The Entrepreneur Next Door
Rice alum David Zumwalt may have a penchant for making history, but his keen sense of humor and passion for family have kept the former MOB member as down-to-earth as ever.
People still talk about it today: a human “cockroach” so enormous, so irreverent that it crawled into the Rice history books and has nested there to this day. It made its debut on Texas A&M University’s Kyle Field on Oct. 25, 1980, the same day the Owls beat the Aggies 10–6, when the Rice Marching Owl Band (MOB) — which prides itself on never actually marching — gave onlookers a halftime show to remember. It wasn’t the first time David Zumwalt ’81, a former MOB member who helped pull off the stunt, made history — but it was certainly one of the most memorable.
“I was a Drum Minor in the MOB my senior year, pregame announcer and a part of the scriptwriting team,” said Zumwalt, a Baker College member and fellow who serves as executive director of the University of the Virgin Islands Research and Technology Park (RTPark). Orchestrating the insectile spectacle taught him some lessons he still relies on. “Challenges such as designing and executing a halftime show both Rice and Aggie partisans find entertaining, while ‘desecrating’ Kyle Field with a cockroach and leaving the field to a standing ovation, are no less complex than most any in business life.”
It’s a claim Zumwalt is well qualified to make, since he has founded and directed several technology and communications companies over the past two decades. The most notable among these is CNet Inc., a software services business that merged with publicly traded, multinational Glenayre Technologies in 1997. (Glenayre later sold the CNet name to the well-known media company that now holds it.) Zumwalt also served in founding and executive positions for technology and telephony companies such as Privacy Inc., Go-Comm Inc. and Exceleron Software Inc.
His fascination with telecommunications, technology and software began in the late 1970s, while he was pursuing his bachelor of science in electrical engineering at Rice. Zumwalt apprenticed with Southwestern Bell when the company was planning and rolling out electronic switching in its north Texas offices, and he became fascinated with the upcoming divestiture of AT&T and the imminent deregulation of the industry.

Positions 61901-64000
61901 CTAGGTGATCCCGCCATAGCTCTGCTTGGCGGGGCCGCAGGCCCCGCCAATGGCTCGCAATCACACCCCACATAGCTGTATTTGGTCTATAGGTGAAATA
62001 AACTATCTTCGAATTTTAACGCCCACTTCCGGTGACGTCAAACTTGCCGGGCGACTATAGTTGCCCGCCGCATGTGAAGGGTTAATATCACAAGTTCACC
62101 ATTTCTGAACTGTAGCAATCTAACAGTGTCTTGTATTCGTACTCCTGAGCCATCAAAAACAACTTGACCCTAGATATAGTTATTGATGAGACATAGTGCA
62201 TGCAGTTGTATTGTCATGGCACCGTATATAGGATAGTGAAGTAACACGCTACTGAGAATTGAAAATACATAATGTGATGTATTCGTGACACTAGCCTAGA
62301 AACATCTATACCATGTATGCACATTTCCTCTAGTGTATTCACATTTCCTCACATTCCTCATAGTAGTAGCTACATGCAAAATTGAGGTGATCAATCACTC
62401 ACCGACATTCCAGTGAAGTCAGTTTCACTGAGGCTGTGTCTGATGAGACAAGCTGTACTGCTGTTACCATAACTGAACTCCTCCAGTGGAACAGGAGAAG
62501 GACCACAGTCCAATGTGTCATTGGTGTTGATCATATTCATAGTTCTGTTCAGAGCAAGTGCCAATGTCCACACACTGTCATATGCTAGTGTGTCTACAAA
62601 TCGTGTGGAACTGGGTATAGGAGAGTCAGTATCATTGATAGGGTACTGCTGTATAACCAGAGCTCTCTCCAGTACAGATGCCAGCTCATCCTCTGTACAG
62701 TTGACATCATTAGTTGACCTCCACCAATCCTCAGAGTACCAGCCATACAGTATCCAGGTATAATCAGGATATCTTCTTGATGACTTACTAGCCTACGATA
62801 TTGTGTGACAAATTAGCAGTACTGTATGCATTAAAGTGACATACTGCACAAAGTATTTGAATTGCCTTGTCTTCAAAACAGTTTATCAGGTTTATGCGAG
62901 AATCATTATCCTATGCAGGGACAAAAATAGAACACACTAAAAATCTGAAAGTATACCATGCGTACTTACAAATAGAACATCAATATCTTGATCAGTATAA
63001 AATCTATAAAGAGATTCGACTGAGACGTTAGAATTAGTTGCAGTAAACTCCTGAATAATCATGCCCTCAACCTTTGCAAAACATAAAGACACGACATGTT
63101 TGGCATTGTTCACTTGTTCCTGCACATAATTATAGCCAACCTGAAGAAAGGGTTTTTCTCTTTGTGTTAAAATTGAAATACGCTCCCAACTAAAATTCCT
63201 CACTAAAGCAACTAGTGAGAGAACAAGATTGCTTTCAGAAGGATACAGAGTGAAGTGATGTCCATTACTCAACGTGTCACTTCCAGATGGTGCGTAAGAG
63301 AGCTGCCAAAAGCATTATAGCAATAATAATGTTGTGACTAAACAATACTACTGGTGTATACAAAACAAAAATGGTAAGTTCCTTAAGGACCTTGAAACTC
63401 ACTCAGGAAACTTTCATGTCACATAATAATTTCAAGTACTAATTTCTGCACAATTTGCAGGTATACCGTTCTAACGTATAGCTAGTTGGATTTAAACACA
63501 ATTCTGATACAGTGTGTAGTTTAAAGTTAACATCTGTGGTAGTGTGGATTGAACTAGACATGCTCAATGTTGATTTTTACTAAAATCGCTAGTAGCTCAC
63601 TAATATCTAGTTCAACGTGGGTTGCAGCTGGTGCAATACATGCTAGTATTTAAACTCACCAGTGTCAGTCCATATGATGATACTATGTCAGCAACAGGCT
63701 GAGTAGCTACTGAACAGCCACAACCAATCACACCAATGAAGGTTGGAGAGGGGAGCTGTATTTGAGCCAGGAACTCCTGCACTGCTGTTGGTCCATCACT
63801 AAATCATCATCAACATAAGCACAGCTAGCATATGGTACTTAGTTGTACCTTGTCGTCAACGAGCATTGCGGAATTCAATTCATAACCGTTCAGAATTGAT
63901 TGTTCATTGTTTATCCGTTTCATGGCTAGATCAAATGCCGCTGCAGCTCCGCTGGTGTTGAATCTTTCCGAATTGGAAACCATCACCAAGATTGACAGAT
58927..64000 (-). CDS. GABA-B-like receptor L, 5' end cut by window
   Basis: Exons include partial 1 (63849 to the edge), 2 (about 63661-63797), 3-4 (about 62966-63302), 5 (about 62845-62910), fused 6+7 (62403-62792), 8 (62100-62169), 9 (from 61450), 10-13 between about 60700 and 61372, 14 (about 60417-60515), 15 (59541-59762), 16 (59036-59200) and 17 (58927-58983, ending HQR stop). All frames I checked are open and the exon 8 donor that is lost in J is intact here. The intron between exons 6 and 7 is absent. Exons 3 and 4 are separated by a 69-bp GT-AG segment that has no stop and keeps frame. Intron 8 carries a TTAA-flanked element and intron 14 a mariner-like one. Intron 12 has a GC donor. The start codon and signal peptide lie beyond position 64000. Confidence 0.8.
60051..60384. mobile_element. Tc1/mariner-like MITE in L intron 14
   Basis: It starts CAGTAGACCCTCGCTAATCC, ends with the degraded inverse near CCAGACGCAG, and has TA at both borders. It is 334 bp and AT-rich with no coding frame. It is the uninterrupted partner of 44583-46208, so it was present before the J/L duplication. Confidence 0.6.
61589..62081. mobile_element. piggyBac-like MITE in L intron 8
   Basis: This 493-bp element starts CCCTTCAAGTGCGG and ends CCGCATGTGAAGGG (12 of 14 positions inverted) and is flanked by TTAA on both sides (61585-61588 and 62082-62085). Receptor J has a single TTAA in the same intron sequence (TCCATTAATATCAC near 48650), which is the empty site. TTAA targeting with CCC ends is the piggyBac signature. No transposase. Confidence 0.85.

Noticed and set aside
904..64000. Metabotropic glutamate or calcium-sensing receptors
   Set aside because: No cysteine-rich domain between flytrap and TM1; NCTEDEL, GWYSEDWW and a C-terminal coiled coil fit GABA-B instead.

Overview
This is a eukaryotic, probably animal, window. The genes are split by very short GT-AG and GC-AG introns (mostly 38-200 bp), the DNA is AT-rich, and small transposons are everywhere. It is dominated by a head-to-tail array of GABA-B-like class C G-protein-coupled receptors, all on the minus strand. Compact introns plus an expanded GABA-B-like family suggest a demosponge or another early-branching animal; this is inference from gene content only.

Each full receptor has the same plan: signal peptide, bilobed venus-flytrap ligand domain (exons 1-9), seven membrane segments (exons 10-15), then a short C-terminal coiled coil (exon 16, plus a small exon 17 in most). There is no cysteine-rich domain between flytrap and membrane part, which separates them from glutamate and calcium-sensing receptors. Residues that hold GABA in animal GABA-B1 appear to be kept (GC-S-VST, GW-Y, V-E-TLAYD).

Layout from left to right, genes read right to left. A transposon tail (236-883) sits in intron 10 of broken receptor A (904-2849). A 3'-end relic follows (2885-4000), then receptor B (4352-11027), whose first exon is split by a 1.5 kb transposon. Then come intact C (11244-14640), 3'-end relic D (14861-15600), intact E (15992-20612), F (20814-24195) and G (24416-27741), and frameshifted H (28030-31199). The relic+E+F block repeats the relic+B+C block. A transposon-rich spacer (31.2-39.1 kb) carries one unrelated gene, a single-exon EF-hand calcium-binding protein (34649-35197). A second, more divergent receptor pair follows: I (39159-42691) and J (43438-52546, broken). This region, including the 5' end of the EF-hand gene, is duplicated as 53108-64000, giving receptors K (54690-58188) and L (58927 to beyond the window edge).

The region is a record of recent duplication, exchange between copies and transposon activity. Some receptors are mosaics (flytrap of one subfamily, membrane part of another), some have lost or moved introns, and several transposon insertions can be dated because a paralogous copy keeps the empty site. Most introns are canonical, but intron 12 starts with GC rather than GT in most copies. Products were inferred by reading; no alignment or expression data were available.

Path to the Future
Competitive telecommunications was in its infancy when Zumwalt graduated from Rice and joined Compucon Inc. The company actively supported the development of terrestrial microwave and satellite communications networks — and it also supported Zumwalt’s nascent entrepreneurial ambitions. He left the company to form CNet with fellow alumnus Scott Greenwell ’82, and the two “faced all the struggles, panics, stresses and joys of growing that business over an 11-year period in a dynamic environment.”
To succeed in the chancy venture, Zumwalt drew on the life skills he honed at Rice: patience, persistence, leadership, an appreciation for delayed gratification — and diplomacy.
“Untangling roommate incompatibilities, grappling with multicultural and religious issues, testing the limits of on-campus capacity, and the inevitable privacy concerns that arise in a co-ed college all served up very useful skills for later application,” he said.
He also credits some of his favorite Rice faculty and staff members with helping him develop personally and professionally. Physics professor Harold Rorschach, who made Rice history as the first nonresident associate of Jones College when it still housed only women, was, Zumwalt said, “an outstanding and approachable Rice professor, especially for wide-eyed and disoriented freshmen.” Through Professor Patricia Reiff’s instruction, he discovered a passion for astronomy and space science, and Baker College master Jeff Kurtzman reignited Zumwalt’s love for music. History professor Charles Garside brought out his very best manners, and Zumwalt said he still uses sociologist Bill Martin’s “days behind for the undergraduate” equation. (“Who knew sociology had equations?”)
He remembers other Rice faculty and staff members with fondness, too: political science professor Gilbert “Doc C” Cuthbertson, who taught Zumwalt’s favorite class at Rice; Bert Roth, the “archetypical and original” director of the MOB; and faculty resident associate Maria Leal, who liked the way he sang in the shower — although Zumwalt said he didn’t realize his voice was carrying.
While these Rice friends helped him discover and develop latent passions and interests, it may have been Zumwalt’s freshman chemistry class that most affected his future path. Fresh out of high school and with a straight-A record, he planned to take the world of elements and electrons by storm — until he earned a 30 on his first chem test.
“That did plenty to make me rethink my career aspirations, not to mention my opinion of my scholastic aptitude,” he said. “Rice quickly demonstrated to me that achievement and excellence are in abundance, and there’s always someone more talented and gifted, more committed and hard working, or just plain smarter than you.”